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The Famous Five: Heroes for Today
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Nellie McClung, The Calgary News-Telegram 1917

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Nellie McClung, The Calgary News-Telegram 1917.

There are two courses open to women. The first one is to line up with the two principal parties, just slide into the one that is most convenient, taking which one comes handiest. If they do this, the most appreciable difference their entry into politics will be that the voters' list is doubled in size, the cost of elections likewise increased.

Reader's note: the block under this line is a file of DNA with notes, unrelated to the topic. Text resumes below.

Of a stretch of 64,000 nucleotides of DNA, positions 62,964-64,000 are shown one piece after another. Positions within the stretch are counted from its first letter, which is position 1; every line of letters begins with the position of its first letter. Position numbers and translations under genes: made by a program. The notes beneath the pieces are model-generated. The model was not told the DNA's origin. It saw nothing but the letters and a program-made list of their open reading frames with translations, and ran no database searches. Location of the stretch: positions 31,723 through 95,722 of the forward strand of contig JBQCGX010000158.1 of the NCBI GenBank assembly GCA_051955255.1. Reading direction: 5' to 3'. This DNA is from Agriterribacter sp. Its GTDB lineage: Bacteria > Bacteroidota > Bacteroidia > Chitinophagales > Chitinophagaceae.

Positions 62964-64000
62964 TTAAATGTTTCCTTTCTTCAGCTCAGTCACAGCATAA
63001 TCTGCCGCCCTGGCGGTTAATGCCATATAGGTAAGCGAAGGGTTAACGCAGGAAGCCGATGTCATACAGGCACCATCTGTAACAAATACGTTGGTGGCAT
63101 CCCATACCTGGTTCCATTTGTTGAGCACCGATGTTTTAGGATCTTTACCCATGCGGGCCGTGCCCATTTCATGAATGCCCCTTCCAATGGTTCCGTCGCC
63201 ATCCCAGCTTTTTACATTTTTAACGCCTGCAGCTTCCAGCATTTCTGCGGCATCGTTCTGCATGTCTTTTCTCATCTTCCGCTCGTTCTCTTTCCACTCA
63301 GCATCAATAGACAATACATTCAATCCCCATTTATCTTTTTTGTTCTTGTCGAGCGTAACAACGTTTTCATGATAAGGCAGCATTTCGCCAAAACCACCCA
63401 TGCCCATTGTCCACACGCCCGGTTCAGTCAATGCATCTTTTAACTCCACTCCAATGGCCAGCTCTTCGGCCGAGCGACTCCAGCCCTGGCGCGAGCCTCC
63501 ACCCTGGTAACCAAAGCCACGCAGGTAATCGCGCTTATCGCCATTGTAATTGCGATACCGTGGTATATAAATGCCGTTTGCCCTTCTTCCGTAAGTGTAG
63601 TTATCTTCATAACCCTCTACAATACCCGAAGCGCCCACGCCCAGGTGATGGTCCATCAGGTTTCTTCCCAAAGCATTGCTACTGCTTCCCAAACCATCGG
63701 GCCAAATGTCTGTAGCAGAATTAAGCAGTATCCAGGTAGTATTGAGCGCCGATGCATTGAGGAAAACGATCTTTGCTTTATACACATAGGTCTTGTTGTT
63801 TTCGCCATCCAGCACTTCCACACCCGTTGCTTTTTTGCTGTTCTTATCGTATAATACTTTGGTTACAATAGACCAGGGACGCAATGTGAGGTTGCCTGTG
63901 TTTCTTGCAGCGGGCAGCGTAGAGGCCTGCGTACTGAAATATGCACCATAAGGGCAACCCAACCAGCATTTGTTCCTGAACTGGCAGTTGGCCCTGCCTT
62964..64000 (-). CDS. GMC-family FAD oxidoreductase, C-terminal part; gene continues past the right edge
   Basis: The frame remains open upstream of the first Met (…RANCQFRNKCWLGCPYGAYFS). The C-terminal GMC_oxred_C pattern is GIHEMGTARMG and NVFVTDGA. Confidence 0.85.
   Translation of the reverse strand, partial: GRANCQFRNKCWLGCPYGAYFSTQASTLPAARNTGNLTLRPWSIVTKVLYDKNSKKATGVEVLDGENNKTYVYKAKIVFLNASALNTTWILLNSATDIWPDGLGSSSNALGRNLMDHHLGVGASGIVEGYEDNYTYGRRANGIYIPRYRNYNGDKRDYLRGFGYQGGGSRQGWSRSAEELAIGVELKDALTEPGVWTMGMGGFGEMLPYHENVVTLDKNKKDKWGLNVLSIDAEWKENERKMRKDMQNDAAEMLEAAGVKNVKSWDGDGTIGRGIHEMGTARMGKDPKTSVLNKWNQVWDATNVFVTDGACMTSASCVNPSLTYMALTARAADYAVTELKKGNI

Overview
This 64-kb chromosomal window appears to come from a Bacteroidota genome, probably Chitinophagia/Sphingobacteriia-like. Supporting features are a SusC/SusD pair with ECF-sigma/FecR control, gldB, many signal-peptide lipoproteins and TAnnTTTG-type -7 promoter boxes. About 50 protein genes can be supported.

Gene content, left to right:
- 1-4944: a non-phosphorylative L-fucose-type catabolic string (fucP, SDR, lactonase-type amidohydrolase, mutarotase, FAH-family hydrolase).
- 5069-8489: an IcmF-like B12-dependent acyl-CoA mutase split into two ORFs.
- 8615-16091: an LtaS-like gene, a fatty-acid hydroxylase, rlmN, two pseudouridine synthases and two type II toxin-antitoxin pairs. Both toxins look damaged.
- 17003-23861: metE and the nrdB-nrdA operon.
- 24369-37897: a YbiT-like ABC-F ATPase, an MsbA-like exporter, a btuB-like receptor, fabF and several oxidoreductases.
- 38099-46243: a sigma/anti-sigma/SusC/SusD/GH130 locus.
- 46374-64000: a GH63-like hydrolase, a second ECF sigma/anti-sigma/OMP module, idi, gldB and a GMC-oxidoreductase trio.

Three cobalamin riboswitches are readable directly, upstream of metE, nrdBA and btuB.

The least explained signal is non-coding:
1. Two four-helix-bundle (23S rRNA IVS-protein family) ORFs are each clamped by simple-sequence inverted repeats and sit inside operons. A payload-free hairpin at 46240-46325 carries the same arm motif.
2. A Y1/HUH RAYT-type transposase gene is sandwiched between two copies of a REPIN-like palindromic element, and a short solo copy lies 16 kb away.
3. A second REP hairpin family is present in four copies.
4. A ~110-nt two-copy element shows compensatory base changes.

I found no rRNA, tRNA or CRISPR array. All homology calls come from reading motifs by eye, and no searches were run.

Evidently they should be able to add something other than mere bulk. There is another way. Not as easy to follow for it requires courage and thinking, but everything in life that is worth while requires that. Instead of dividing into twos and fours and marching together until election day, and then dividing into two opposing forces, why can't we new voters, who have no political past to bind us, stand together, a great independent body of intelligent, thinking, investigating, open-minded, unprejudiced women, who weigh matters carefully, gathering up evidence, listening to all sides, with patience, with understanding, with clarity; slow to think evil, ready to accord to each man his measure of praise and then acting fearlessly, courageously, without flavor of favor. Then would we truly become a terror of evildoers, a praise to them that do well.

Reprinted by permission of Women's Press.

 
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